Lawyers for I. Lewis “Scooter” Libby said Friday that they soon planned to subpoena reporters and news organizations, and a federal judge set the stage for a showdown in late April on whether the media would have to comply with the subpoenas in order to afford the former White House aide a fair trial.
U.S. District Judge Reggie B. Walton also said a special prosecutor would have to turn over hundreds of pages of notes compiled by Libby while he was chief of staff to Vice President Dick Cheney. But Walton put off a defense request that the prosecutor turn over highly classified presidential daily briefs that Libby received while in the White House.
His lawyers have said the daily briefs were crucial to showing that Libby was immersed in matters of state and didn’t intentionally mislead investigators and a grand jury, as the government has alleged.
Libby, 55, was indicted in October on perjury and obstruction charges. Prosecutors contend he lied to authorities about his role in the July 2003 unmasking of CIA operative Valerie Plame. Libby told authorities that he first learned the identity of Plame from a television journalist; the government contends that he in fact deliberately acquired and disseminated information about Plame and her husband, Joseph C. Wilson IV, a former U.S. envoy who had criticized the Bush administration over the Iraq war.
Lawyers for Libby say they have reason to question the accuracy of statements that journalists have made about him to special prosecutor Patrick J. Fitzgerald. They are also seeking to prove that information about Plame was widely known among reporters at the time, and that Libby therefore would have no incentive to lie about his knowledge of her.
Walton set an April 7 deadline for recipients of the subpoenas to respond to whether they intended to comply with them, and a date of April 21 for a hearing to consider objections.
“We want the issue to be joined as quickly as possible,” Theodore V. Wells Jr., one of Libby’s lawyers, said Friday at a hearing in federal court in Washington. He did not indicate how many reporters or news organizations would be subpoenaed, although he and the rest of the Libby legal team have indicated they would cast a wide net.
Fitzgerald, the U.S. attorney in Chicago who was appointed more than two years ago to investigate whether Plame’s identity was disclosed in violation of a federal law protecting covert agents, previously subpoenaed reporters from news organizations including Time magazine and the New York Times.
Those moves triggered a 1st Amendment battle that went to the Supreme Court, and resulted in one journalist who initially refused to comply, former New York Times correspondent Judith Miller, spending 85 days in jail.
The subpoenas in Libby’s case are also likely to touch off a legal battle over competing considerations -- the rights of journalists to protect conversations with confidential sources, and the right of defendants to a fair trial. Depending on the scope of the subpoenas, lawyers for Libby might also seek information about individual reporters and their reputation for honesty and accuracy, some media experts have said.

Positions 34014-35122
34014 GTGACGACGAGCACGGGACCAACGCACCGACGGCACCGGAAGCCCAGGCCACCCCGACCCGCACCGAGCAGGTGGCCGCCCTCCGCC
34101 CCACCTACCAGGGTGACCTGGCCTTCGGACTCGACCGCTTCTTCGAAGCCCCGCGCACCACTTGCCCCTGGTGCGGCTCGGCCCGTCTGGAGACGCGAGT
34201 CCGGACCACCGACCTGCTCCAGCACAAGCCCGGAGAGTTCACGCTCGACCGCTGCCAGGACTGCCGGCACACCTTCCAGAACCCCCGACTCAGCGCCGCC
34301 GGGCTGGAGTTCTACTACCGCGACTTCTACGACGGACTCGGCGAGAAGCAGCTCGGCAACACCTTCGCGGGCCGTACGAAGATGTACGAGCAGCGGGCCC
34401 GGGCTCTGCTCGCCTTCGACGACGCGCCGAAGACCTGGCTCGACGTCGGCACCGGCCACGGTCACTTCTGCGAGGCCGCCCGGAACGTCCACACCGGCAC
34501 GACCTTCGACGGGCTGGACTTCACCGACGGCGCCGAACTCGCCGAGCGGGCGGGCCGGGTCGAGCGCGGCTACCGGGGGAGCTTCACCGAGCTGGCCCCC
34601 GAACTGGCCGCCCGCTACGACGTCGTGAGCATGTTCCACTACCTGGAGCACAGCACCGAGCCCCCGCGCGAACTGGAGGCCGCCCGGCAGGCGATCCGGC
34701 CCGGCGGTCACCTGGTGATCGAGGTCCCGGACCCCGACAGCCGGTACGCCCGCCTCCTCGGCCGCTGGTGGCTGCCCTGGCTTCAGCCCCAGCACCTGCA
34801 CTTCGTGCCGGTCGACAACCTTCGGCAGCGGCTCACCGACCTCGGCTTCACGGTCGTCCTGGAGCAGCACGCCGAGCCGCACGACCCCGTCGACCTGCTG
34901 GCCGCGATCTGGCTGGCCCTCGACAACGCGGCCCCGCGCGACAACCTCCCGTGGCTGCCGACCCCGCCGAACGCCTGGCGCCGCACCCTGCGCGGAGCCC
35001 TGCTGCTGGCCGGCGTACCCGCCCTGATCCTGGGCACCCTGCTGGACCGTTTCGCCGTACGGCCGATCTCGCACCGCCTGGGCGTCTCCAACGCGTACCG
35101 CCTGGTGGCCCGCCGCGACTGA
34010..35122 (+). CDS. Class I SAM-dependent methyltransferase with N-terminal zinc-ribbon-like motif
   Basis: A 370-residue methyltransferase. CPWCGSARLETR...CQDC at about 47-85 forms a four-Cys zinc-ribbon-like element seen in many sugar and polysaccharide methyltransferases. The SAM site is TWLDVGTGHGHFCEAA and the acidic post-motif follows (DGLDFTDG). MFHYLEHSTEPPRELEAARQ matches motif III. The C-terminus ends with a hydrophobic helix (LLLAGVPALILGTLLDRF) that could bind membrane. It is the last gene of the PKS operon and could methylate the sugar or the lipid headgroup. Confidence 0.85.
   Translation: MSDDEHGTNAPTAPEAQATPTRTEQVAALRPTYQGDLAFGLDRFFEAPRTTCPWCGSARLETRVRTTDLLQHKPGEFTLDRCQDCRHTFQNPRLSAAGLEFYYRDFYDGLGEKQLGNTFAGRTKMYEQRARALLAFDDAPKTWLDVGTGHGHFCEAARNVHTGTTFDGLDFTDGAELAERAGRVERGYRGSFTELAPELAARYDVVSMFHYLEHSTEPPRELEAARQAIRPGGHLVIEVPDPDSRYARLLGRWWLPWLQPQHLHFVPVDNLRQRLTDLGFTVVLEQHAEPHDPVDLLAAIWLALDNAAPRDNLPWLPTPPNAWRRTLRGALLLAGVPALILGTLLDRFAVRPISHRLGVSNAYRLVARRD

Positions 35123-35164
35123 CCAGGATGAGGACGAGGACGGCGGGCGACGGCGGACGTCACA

The battles over journalists and classified information have left Walton struggling to keep Libby’s trial on track for January 2007.
A major stumbling block, which Walton left unsettled Friday, was a request from Libby’s lawyers to see dozens of presidential briefing papers that he received while working for Cheney and which are considered some of the most sensitive information in government. Cheney has called those documents “the family jewels” of the government.
Wells said those documents were essential to show the detail and level of immersion that Libby found himself in as a senior official. Wells also signaled that the defense might call an expert witness to testify about memory and recall, presumably to buttress claims that any lapses were not unusual for a person of his stature.
“The very heart of our defense is about the family jewels,” Wells said. “We need the notes and the PDBs to put together a story to make the jury believe that his defense is not concocted.”
Walton reserved judgment on the request but expressed concern because he said the Bush White House probably would invoke executive privilege and refuse to turn over the classified reports.
“Isn’t this going to sabotage the ability of this case to go forward?” he asked. “If the executive branch says, ‘this is too important to the welfare of the nation and we’re not going to comply,’ the criminal prosecution goes away.”
Walton said he would decide the issue within a few weeks. He ordered Fitzgerald to have the CIA prepare a filing on how difficult it would be to find and collect the information.
Walton also said Fitzgerald could keep secret the identity of another government official who allegedly revealed the identity of Plame to journalists before Robert Novak first disclosed it July 14, 2003, in a syndicated column.
One government official who has acknowledged speaking with reporters around that time was White House political aide Karl Rove, who remains under investigation.
But Libby’s lawyers apparently were targeting a third official who talked with reporters during that period, including Washington Post reporter and editor Bob Woodward. The identity of that official has not been revealed.
William Jeffress, another lawyer for Libby, said at the hearing that the defense needed the information to show that other reporters were discussing Plame. Jeffress indicated the official did not work in the White House but elsewhere in government.